Posted by Darren Willsher on Feb 18, 2014
Many of the big names at MWC are failing to make the most of their social media channels, with some completely failing to engage with followers.
Ahead of the show this year, we took a look at ten of the ‘biggest’ names at the show to find out how they’re using Twitter and Facebook and where they’re falling short. Sony Mobile was the best consumer brand, with Ericsson topping the vendors.
Sony Mobile’s excellent Facebook page took it into first place overall ahead of Huawei and Samsung Mobile, with Ericsson impressing across both of its global Twitter and Facebook accounts.
Rather than looking at follower numbers or Facebook fans, we analysed how the pages were being used and the type of content being published, using the same scoring system from our annual review of the Deloitte Fast 50.
For mobile companies it’s fair to say that social media is an important channel and one that it pays to get right – just look at the response of O2 in last year’s network outage to see how your social media team can turn around a crisis.…
Posted by Alex Warren on Feb 03, 2014
With MWC fast approaching, tech enthusiasts everywhere are waiting with bated breath to discover what life-changing opportunities the next generation of shiny plastic rectangles will hold for humanity. As with every technology before them, next-gen mobiles are going to get faster, thinner, and – inevitably – solve all the world’s problems.
Ok, maybe that’s a little optimistic. Still, it genuinely amazes me the level of utopian adoration that people hold towards their phones. On average, people spend more hours a day with their mobiles than they do in the company of their loved ones. We just can’t seem to help ourselves. We happily sit for hours, staring at them, stroking them, responding to their cries; we even get anxious if they’re not around. Anyone would think we were in love!
In amongst this frenzied reverence, it can be all too easy to fall into the trap of assuming mobile phones can do no wrong.…
Posted by Darren Willsher on Jan 15, 2014
With CES out of the way, the attention of the tech industry and press can move onto the next big show; MWC.
For those who have never had the pleasure, Mobile World Congress is the biggest show in the telecom industry and will see all of the big names in mobile (minus Apple, obviously) arrive in Barcelona to show off and launch their latest products. Although it’s technically a B2B show, expect to see lots of new devices being launched and, if last year was anything to go by, companies from outside the mobile space making announcements as well. Keeping tabs on this will be thousands of press visitors from around the world.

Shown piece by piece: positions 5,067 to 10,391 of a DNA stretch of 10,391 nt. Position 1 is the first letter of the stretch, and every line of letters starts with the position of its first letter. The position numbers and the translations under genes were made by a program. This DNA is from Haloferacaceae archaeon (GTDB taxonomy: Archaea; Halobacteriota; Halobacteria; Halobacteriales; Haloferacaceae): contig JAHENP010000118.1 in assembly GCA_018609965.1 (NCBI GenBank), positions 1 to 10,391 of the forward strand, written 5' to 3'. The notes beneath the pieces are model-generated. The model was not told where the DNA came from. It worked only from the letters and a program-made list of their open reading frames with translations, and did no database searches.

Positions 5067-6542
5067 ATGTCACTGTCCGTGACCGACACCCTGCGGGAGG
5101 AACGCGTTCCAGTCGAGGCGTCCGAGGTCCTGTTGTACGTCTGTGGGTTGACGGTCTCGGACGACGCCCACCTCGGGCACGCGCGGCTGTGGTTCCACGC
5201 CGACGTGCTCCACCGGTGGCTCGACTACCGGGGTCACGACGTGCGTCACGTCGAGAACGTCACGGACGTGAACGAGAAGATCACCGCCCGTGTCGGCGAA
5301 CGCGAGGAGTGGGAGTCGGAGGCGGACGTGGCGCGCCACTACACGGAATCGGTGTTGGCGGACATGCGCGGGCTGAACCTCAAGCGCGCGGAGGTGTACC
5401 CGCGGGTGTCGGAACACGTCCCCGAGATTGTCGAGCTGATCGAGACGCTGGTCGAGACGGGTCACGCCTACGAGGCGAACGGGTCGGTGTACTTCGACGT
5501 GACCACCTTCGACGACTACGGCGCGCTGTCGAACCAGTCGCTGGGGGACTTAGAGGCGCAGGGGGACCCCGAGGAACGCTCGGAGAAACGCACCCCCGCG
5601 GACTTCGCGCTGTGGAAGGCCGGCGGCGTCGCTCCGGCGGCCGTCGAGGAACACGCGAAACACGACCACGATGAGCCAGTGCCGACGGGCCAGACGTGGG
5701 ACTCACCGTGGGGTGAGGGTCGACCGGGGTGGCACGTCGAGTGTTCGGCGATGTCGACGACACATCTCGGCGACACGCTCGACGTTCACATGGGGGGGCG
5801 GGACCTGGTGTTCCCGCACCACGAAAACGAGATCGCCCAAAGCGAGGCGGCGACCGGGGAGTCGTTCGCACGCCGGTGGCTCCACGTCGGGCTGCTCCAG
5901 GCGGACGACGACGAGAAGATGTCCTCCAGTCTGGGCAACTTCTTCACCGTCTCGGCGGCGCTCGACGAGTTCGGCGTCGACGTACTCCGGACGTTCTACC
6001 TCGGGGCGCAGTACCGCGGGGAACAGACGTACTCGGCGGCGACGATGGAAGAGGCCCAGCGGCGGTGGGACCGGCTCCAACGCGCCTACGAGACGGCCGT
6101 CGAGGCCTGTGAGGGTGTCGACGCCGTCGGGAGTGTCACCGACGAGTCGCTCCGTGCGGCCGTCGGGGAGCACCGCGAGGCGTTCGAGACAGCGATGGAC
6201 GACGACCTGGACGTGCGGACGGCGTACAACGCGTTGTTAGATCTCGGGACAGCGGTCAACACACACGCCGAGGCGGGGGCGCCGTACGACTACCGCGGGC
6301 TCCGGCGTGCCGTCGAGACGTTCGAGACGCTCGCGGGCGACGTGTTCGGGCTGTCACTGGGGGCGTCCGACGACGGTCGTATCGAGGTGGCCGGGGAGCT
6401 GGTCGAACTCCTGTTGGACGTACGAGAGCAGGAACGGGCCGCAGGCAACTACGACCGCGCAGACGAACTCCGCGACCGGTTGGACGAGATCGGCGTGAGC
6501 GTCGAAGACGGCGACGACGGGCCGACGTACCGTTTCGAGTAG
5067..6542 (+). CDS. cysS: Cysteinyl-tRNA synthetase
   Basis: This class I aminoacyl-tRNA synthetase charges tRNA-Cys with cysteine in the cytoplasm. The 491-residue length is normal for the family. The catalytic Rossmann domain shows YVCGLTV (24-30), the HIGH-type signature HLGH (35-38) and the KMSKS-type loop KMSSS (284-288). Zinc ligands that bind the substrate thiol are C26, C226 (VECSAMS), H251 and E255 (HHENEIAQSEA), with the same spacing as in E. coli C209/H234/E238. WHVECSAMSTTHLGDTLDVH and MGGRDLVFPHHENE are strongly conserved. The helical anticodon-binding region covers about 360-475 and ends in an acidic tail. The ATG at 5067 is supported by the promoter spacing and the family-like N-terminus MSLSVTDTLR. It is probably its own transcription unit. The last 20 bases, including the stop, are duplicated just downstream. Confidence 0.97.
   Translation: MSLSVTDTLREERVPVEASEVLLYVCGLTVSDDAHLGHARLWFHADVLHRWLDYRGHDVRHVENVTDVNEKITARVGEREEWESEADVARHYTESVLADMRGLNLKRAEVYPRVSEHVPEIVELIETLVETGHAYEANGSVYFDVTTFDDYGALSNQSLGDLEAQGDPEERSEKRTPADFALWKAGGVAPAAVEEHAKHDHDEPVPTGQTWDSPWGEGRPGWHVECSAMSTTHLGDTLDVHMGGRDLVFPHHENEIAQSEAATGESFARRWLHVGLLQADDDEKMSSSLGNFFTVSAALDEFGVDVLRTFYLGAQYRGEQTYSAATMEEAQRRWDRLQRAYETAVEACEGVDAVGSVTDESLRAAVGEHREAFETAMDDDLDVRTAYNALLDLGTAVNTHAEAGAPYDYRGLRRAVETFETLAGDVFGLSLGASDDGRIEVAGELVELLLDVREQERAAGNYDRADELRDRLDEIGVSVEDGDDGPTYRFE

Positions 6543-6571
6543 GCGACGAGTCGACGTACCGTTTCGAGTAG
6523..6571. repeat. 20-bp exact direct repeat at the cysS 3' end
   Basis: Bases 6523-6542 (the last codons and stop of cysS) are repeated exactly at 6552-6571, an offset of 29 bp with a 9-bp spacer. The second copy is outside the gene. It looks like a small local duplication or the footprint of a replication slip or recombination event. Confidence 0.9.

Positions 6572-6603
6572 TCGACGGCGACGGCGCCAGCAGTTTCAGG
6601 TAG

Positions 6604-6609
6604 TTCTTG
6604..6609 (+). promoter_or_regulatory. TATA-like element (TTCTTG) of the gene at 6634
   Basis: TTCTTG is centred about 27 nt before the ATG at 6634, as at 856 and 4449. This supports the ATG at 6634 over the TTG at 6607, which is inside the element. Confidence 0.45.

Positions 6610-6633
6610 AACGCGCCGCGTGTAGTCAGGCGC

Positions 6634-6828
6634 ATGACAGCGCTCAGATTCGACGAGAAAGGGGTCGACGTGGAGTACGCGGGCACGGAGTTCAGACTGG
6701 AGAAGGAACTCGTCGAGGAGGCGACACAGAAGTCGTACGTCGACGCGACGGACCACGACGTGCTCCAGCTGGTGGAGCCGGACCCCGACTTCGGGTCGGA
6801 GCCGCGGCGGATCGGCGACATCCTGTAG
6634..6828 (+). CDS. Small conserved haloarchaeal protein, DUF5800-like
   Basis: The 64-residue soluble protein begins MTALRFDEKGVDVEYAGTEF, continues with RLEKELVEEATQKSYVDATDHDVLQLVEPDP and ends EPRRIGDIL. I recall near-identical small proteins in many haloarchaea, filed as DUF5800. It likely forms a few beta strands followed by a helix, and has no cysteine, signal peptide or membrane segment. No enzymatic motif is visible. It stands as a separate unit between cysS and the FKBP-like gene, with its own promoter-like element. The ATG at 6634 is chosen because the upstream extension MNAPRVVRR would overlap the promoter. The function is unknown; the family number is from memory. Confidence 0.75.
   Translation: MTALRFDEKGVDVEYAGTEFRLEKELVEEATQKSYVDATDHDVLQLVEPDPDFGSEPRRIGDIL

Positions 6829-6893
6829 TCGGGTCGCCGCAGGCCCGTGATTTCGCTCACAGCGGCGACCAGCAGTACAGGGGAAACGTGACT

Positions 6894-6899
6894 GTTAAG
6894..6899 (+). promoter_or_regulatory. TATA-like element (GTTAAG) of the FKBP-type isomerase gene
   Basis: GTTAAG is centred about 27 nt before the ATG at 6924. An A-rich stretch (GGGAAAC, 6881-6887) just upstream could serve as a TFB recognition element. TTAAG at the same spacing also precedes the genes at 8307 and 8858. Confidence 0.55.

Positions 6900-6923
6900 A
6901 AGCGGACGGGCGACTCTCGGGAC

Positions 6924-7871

Not surprisingly, there will therefore be tens of thousands of exhibitors all after their five minutes of fame and all who think that their products and stories deserve media attention. Most of them will be very, very wrong about this.…
Posted by Alex Perryman on Sep 04, 2013
The run-up to the IFA consumer electronics show, (running in Berlin from 6-11th September), inevitably sees a rush of companies looking to declare a ‘world first’ in electronic consumer devices.
This year’s novelty appears to be the release of a series of devices capable of recording video in the new 4K format, most prominently in the new Acer Liquid S2 and LG’s G-Pad.
Generating a minimum of 24 frames per second at 4K’s standard definition of 3840 × 2160 pixels is no mean feat. The new Snapdragon 800, used in both the Liquid S2 and the G-Pad, clocks-in at a hefty 6249 floating point operations per second at up to 2.3GHz on a reference tablet.
We’re unlikely to see the Snapdragon on full-tilt in most mobile devices, (the S2, for example, is running at 2.2GHz). However, in this region of processing grunt, together a 600MHz Hexagon DSP and some blisteringly fast LPDDR3 memory, (theoretically capable of clocking in at 12.8GB/sec), means that the Snapdragon 800 can eat the concept of 4K for lunch and still have time to image at up to 55MP, (21MP stereoscopically).…
Posted by Darren Willsher on Aug 29, 2013
Today sees the launch, in London at least, of 4G services from Vodafone and O2, finally catching up with EE, which launched what feels like an eternity ago.
This is the end of what’s been a fairly complicated and drawn out affair, with all sides complaining about the other and the last few months have seen some interesting manoeuvring as they try and tempt consumers across to the more expensive plans.
While the 4G service from EE has been impressive, the number of people switching over hasn’t quite hit the level it was hoping for. So after spending lord only knows how much on new infrastructure, Vodafone and O2 have been working on some clever bundles to get people to switch.
The good folks at Pocket Lint have put together a solid post looking at the different options and costs here, but what’s clear is that the offer of high-speed data isn’t enough to get people to pay the extra.…